eCite Digital Repository

Structural complexity facilitates accumulation and retention of fragments of the invasive alga Caulerpa taxifolia


Davis, A and Ferguson, AM and Wright, JT, Structural complexity facilitates accumulation and retention of fragments of the invasive alga Caulerpa taxifolia, Journal of Experimental Marine Biology and Ecology, 371, (2) pp. 163-169. ISSN 0022-0981 (2009) [Refereed Article]

DOI: doi:10.1016/j.jembe.2009.01.017


Free-drifting fragments represent an abundant potential source of recruits to the invasive alga, Caulerpa taxifolia. Here we examine how this fragment pool interacts with real and artificial habitat structure in estuarine environments. Specifically, we tested two hypotheses; (i) the fragment pool was unrelated to the structural complexity of Caulerpa beds and, (ii) fragment accumulation and retention was unrelated to canopy height of seagrass meadows. We examined fragment accumulation and retention using artificial seagrass units (ASUs) mimicking seagrasses with long (20 cm) leaves (Posidonia/Zostera) and short (5 cm) leaves (Halophila spp.). Both hypotheses were rejected. Fragment biomass was a positive function of the blade height and cover of Caulerpa taxifolia. ASUs with structure had greater fragment accumulation than controls, but we did not detect differences between ASUs of different canopy heights. However, fragment accumulation within ASUs was strongly affected by site, with the site experiencing the strongest tidal flows accumulating the most fragments. Structurally complex ASUs also retained more fragments relative to the bare control, but the degree of complexity did not affect retention and we could not distinguish between ASUs of different canopy height and the procedural control (metal frame lacking ‘leaves’). Overall, we conclude that the entanglement of C. taxifolia fragments is facilitated by structurally complex habitat and likely contributes to the successful establishment of this invader. © 2009 Elsevier B.V. All rights reserved.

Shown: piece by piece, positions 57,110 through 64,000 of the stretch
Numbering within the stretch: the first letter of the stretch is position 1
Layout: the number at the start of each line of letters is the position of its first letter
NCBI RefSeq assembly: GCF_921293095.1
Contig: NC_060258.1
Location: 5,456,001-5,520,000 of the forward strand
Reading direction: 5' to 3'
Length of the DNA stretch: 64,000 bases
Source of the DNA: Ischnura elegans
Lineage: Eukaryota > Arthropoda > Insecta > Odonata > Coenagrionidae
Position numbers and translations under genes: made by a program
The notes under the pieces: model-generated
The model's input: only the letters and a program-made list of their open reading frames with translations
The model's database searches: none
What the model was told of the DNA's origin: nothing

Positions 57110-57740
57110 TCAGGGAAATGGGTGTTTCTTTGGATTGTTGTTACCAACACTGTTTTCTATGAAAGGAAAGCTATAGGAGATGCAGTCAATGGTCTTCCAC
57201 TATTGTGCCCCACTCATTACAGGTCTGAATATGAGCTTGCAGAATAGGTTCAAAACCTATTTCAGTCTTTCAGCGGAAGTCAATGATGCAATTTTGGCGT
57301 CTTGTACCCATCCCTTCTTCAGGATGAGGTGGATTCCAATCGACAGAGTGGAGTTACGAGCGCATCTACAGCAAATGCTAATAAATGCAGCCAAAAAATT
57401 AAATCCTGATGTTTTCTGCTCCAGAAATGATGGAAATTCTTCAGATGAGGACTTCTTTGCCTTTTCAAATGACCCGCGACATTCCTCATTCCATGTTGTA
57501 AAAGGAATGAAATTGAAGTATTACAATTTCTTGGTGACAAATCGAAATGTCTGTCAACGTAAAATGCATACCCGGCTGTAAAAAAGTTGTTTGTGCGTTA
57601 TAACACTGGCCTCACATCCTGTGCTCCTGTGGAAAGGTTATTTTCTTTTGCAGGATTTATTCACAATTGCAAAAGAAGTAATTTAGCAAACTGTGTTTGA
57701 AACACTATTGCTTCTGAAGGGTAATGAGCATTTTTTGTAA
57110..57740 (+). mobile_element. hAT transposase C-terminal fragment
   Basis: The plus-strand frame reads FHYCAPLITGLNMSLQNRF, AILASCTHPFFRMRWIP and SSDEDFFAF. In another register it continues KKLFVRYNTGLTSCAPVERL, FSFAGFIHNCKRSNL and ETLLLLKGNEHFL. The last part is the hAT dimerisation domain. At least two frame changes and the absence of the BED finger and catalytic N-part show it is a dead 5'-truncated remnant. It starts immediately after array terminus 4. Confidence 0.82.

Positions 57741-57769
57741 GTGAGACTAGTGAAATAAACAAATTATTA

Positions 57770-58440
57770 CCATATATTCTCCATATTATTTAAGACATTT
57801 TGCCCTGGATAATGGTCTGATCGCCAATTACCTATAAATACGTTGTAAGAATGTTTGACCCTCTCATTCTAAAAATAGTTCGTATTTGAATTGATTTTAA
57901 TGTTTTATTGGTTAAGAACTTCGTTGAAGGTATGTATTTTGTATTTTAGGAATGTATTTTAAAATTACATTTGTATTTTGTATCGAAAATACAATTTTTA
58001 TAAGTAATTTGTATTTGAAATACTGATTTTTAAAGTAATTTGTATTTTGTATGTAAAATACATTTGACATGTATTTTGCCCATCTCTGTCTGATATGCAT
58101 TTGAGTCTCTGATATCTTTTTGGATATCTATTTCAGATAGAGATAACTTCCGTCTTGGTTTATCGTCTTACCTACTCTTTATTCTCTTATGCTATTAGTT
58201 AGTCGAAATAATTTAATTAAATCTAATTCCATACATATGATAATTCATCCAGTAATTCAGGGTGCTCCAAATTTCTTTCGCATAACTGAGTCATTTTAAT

Item Details

Item Type:Refereed Article
Research Division:Biological Sciences
Research Group:Ecology
Research Field:Marine and estuarine ecology (incl. marine ichthyology)
Objective Division:Environmental Management
Objective Group:Marine systems and management
Objective Field:Control of pests, diseases and exotic species in marine environments
UTAS Author:Wright, JT (Associate Professor Jeffrey Wright)
ID Code:60967
Year Published:2009
Web of Science® Times Cited:3
Deposited By:NC Marine Conservation and Resource Sustainability
Deposited On:2010-02-24
Last Modified:2011-11-04

Repository Staff Only: item control page